I couldn't pull myself away from the PBS documentary "The Wounded Platoon." The story of what happened to one platoon during their time in Iraq and what followed them home in their hearts and minds is not a happy story.
Just the same, if you can tolerate it, I'd recommend watching it. Not only does it tell true stories of some of the young men who have been defending the U.S. in the Iraq war, but it also shows a bit of the war as well, as recorded by the soldiers on camera. Seeing what they saw and hearing them describe combat and life after combat gave me insight into something I'll never experience myself.
The members of the platoon featured most prominently in the documentary had PTSD (post-traumatic stress disorder), both during service and upon returning home from service. Their stories painted a scathing portrait of the mental health services available to these soldiers during battle and after returning home. Since the documentary first aired over a year ago, mental health services for active duty military and veterans have been in the national spotlight, as suicide deaths continue to outpace combat deaths in both Iraq and Afghanistan.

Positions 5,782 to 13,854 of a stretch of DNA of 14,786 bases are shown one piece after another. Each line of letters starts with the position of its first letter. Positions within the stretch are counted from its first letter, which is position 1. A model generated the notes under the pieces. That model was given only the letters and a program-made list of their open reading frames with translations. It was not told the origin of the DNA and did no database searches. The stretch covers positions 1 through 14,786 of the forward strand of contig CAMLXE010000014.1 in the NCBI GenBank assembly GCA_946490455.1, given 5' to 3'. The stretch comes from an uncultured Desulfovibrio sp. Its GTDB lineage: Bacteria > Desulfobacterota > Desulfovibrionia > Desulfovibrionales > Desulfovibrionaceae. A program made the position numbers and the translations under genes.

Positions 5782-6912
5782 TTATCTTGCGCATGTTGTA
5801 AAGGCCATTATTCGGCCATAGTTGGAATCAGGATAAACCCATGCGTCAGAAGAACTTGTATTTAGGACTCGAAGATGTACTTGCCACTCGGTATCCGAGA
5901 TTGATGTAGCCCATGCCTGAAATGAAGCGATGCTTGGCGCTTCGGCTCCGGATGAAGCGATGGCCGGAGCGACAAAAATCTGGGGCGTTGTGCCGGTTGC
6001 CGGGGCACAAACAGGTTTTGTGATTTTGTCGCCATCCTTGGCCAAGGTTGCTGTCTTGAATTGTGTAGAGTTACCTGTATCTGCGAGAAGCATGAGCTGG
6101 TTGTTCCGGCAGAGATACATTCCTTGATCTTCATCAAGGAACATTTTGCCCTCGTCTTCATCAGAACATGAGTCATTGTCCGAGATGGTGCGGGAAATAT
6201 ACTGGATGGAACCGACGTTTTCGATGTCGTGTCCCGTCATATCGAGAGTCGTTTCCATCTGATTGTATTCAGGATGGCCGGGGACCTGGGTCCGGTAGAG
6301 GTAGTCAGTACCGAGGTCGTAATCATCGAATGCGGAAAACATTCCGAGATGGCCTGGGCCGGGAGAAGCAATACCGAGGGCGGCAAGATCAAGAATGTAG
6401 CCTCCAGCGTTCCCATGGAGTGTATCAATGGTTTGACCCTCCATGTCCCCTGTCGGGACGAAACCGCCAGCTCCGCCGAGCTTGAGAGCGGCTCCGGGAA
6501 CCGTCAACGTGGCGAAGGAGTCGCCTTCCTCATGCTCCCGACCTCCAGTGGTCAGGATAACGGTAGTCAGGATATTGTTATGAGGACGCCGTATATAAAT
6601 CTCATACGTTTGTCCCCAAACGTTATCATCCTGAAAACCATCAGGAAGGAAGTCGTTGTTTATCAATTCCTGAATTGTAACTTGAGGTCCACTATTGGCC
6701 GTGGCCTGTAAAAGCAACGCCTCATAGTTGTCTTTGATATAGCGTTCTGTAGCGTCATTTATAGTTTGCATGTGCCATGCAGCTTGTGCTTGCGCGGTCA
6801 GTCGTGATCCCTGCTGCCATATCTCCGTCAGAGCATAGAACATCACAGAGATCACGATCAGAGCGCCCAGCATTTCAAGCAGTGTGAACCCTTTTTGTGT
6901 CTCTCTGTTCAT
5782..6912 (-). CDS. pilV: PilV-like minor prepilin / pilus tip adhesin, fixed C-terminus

Strategies implemented in the past year include a special crisis hotline for veterans and their friends and families, a related live chat feature, and a new smartphone app called the PTSD coach.
The PTSD coach was designed with veterans in mind, but can be used by anyone experiencing the symptoms of PTSD. The app allows users to check in with themselves to determine levels of distress; has features, like the option to upload personal photos or music, that can help manage symptoms; and serves as a complement to ongoing therapy with a mental health professional.
I'm glad to see PTSD, especially among veterans and military personnel, getting the attention it deserves. I don't think an app is the solution, but I think any way to make it easier for people in need of help to get help - more hands-on, more accessible, less expensive -is a good thing.
Adopting coping strategies does not erase the wounds of war. But, having better skills for dealing with reliving trauma, feeling emotionally numb, or feelings of tension may make these experiences easier to tolerate and contribute to preventing suicidal thoughts and violent or self-destructive behaviors.
As I continue to consider the effects of war on active duty military and veterans, I'll keep the stories of the wounded platoon, 3rd Platoon, Charlie Company, 1st Battalion, 506th Infantry, with me.
Copyright 2011 Elana Premack Sandler, All Rights Reserved